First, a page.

Source Countries and
Drug Transit Zones: Colombia
extradited more than 164 traffickers from Colombia to the United
States in 2007, including several kingpins from the North Valley
Cartel, such as Luis Hernando Gomez-Bustamante, a.k.a. Rasguño. Source
Colombia is the source of over 90 percent of the cocaine entering the United
States and a significant source of the heroin on American streets. The U.S.
is working with the Government of Colombia to eradicate illegal crops and reduce
the amount of drugs reaching American streets.
Plan Colombia, an initiative approved by Congress on July 13, 2000, is one
of the largest and most comprehensive efforts by the U.S. to assist an ally
in Latin America deal with a national drug emergency.
Since Plan Colombia legislation and funding were passed by the U.S. Congress,
Colombia has gone from an almost “failed” state on the verge of
becoming a narco-state, to a strong democratic nation with an improving economy
and reduced levels of violence. This furthers the overarching U.S. objective
of reducing the quantity of illegal drugs flowing into the United States.
This task is complicated by the internal conflict that exists within Colombia.
Terrorist groups such as the FARC, the AUC, and the ELN battle for control
of drug-producing areas and use the profits from the drug trade to undermine
Colombian democracy and rule of law. Colombian President Alvaro Uribe has countered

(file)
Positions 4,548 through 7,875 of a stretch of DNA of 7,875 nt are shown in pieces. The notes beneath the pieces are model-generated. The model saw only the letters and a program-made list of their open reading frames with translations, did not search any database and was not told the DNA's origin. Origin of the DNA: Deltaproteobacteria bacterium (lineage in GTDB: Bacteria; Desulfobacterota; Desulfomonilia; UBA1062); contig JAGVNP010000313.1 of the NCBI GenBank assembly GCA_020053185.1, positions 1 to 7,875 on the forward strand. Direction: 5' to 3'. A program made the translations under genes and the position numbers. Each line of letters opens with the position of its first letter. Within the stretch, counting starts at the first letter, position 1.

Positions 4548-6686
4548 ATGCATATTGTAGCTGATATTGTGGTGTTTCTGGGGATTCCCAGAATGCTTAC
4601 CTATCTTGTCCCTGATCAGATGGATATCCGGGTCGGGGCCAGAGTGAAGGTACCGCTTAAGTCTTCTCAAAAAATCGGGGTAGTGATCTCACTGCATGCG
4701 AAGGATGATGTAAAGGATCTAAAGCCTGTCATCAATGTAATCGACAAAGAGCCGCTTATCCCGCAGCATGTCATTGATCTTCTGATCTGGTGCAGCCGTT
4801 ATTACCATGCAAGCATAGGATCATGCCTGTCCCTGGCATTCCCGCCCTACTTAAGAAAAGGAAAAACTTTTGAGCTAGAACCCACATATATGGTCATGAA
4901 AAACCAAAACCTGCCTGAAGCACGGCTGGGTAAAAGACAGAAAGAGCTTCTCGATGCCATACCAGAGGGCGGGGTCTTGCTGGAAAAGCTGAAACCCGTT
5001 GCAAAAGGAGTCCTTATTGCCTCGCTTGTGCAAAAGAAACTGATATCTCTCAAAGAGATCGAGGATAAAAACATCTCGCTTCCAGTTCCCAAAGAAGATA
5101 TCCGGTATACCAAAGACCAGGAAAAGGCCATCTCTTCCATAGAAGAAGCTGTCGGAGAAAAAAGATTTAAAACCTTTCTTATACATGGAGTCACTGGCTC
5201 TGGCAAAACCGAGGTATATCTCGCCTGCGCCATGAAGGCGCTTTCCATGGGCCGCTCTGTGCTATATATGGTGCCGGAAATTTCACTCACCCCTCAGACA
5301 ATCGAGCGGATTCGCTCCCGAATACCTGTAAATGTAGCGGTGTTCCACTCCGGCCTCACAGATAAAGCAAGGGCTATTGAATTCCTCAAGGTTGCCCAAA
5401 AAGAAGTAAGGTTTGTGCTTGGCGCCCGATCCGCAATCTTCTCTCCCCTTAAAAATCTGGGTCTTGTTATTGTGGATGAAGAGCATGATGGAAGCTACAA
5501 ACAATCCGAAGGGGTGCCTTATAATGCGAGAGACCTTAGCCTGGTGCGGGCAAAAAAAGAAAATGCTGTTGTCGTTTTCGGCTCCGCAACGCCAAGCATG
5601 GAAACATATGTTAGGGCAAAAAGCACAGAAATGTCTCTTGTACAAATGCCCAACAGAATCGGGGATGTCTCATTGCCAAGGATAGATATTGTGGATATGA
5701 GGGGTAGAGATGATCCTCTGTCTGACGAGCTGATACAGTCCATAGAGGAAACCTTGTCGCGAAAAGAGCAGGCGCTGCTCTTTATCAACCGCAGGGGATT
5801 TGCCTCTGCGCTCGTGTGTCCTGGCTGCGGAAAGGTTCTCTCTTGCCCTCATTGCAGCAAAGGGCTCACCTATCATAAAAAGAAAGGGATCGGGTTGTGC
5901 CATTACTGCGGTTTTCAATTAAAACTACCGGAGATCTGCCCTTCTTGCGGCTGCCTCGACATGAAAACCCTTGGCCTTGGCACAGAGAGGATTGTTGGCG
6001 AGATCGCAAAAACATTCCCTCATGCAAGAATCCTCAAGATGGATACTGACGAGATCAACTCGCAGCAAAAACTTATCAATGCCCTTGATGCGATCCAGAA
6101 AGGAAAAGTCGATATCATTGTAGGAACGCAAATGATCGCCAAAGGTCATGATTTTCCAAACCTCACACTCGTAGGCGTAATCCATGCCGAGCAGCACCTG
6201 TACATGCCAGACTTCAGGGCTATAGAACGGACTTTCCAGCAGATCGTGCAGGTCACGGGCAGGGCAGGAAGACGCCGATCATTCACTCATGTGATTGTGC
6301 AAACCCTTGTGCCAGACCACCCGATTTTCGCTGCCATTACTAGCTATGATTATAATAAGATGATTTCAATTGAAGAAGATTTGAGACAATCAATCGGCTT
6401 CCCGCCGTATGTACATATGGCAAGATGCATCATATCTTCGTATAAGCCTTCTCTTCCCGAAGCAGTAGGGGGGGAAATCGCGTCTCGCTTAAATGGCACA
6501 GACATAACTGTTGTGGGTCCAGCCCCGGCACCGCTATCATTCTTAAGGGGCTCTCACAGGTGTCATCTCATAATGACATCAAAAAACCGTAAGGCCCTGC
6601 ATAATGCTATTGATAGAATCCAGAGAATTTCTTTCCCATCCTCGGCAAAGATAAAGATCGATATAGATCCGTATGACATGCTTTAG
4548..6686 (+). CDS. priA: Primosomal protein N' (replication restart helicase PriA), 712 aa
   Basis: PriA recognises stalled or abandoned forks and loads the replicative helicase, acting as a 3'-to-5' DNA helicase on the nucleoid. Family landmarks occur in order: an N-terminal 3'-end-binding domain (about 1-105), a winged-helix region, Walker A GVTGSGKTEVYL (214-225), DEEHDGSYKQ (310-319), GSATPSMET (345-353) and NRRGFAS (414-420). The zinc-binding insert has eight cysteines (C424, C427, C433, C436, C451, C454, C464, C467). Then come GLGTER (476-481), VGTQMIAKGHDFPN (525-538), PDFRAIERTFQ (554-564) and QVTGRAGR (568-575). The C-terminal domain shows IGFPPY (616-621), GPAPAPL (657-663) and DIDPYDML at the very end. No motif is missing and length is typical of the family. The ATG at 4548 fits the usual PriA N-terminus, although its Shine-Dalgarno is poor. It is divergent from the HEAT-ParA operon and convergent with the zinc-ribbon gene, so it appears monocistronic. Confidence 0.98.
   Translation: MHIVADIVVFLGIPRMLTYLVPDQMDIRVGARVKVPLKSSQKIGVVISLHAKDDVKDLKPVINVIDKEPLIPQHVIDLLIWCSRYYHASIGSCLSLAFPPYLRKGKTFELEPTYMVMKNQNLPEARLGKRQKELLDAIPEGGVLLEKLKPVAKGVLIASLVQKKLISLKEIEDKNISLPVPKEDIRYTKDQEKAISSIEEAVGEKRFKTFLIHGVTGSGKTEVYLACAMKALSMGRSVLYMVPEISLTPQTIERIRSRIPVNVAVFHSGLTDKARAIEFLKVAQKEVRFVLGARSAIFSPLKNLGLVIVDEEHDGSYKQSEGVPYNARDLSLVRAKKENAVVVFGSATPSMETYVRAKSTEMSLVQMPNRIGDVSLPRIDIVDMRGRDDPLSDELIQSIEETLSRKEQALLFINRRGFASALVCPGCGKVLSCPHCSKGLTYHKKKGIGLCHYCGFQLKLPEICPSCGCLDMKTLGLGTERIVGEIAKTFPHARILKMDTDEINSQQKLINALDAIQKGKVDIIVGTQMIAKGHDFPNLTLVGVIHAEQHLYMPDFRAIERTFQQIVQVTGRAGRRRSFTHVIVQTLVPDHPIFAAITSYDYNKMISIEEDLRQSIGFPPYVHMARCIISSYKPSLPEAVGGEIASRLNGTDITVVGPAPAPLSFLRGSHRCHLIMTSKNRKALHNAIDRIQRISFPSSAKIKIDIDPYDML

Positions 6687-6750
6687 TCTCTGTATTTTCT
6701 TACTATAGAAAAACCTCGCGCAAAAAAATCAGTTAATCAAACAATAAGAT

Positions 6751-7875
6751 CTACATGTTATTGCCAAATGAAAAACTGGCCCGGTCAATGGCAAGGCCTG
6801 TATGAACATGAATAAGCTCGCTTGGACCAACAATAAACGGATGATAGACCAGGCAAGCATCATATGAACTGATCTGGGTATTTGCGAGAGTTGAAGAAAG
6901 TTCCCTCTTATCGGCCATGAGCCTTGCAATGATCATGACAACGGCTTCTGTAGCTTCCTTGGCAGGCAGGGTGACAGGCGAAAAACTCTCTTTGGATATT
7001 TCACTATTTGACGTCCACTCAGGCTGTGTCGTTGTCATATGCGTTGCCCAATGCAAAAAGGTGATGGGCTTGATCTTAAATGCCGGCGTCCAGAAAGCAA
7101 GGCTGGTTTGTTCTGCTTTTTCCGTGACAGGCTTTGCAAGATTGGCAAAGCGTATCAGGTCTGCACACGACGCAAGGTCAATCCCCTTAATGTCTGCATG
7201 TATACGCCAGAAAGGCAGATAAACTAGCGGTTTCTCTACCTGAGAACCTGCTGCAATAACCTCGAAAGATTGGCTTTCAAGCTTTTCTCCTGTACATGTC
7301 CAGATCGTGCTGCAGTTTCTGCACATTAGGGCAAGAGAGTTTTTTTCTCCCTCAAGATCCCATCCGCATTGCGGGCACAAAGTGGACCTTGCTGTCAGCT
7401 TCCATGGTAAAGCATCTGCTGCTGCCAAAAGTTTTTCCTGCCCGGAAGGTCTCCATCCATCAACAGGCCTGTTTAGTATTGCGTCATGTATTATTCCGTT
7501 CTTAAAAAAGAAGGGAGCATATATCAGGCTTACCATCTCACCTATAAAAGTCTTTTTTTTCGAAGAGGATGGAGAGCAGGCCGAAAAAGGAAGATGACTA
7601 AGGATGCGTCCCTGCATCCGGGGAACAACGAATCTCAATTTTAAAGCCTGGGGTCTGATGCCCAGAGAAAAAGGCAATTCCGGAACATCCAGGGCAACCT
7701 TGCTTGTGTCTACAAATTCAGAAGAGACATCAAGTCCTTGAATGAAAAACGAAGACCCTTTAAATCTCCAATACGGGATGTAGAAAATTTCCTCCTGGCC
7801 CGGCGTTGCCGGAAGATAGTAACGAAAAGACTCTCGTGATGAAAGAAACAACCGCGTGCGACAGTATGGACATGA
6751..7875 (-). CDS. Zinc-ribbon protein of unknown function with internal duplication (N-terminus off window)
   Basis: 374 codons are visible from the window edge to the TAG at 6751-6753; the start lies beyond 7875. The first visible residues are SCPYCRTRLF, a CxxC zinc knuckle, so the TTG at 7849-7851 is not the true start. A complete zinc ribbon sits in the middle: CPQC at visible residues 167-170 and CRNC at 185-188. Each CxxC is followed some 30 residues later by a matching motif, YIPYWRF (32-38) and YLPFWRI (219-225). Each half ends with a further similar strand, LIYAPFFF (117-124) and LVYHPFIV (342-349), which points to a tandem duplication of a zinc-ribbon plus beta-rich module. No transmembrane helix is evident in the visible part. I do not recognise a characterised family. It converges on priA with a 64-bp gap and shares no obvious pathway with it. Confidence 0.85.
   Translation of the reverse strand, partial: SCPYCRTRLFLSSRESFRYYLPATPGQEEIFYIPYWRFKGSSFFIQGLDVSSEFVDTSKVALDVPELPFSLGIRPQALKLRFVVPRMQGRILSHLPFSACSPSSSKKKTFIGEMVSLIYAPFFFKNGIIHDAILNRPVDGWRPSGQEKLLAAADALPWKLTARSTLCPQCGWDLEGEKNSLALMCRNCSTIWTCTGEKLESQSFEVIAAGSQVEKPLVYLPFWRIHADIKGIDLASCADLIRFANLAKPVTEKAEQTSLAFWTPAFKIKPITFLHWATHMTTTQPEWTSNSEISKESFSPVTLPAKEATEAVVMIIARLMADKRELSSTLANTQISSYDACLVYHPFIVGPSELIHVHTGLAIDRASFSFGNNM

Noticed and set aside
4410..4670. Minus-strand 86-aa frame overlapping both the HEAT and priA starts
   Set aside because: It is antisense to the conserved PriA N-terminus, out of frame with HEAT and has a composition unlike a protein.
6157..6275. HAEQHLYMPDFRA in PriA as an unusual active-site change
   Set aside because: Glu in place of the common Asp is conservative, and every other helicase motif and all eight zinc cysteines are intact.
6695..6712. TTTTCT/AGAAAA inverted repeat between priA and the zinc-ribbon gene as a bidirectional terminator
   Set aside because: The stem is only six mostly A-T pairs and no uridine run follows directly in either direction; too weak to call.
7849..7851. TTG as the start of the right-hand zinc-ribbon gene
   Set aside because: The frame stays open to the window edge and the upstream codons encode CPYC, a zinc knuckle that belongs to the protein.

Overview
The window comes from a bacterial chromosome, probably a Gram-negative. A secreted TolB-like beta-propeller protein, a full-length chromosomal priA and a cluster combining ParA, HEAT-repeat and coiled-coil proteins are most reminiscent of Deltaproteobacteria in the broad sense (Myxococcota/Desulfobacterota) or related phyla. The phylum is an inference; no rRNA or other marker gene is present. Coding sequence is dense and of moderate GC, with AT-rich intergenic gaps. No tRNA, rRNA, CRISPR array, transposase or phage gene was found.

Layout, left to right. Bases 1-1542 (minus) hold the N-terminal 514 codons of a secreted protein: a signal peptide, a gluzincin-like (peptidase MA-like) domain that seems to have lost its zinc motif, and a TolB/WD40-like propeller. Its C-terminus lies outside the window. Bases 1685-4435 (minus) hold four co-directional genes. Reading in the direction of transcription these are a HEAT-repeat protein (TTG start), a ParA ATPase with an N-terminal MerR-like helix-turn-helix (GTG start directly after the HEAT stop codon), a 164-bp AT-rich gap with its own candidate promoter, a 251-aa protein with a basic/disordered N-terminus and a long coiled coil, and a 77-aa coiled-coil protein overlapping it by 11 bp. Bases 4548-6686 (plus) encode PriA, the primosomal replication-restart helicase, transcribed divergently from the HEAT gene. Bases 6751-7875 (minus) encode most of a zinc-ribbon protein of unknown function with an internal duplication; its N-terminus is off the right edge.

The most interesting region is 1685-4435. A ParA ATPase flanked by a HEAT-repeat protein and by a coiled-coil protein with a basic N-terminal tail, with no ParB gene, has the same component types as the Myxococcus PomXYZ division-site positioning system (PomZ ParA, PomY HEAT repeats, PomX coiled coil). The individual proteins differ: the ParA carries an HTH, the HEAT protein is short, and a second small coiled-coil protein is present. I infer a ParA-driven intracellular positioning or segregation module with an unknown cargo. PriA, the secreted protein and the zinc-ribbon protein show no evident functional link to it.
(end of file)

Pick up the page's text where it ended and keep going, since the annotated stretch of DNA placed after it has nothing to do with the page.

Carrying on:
this narco-terrorist threat by allowing willing groups to demobilize and by
attacking those that do not, both directly and by targeting their economic
base in the drug trade.
The Uribe administration has developed a national security strategy that emphasizes
the importance of ensuring security for all citizens by establishing a consistent
government presence and applying of the Rule of Law throughout all Colombia.
Central to this goal has been the disrupting a drug trade that has funded terrorism,
violence, and has created an environment of corruption. The political, military,
economic, and counternarcotics landscape in Colombia has changed dramatically
since 2000. For the first time in its history, the Colombian Government has
established a police presence in each of the country's 1,099 municipalities.
Increased security of roads and highways has allowed for greater freedom of
movement for people and commerce, and contributed to impressive economic progress
and the reduction of poverty. Since 2002, violence indicators have been reduced
to their lowest levels in decades. Homicides have decreased by 40 percent,
kidnappings by 83 percent, terrorist attacks by 76 percent, and attacks against
the country's infrastructure by 60 percent.
Since Plan Colombia began in 2000, the U.S. Government has assisted Colombia
with a comprehensive strategy to attack the growth and distribution of cocaine
and heroin from Colombia. Eradication, interdiction and organizational attack
have succeeded in creating the stability and security for alternative development,
judicial reform, and the establishment of democratic institutions, effectively
expanding the State's authority into areas previously controlled by criminal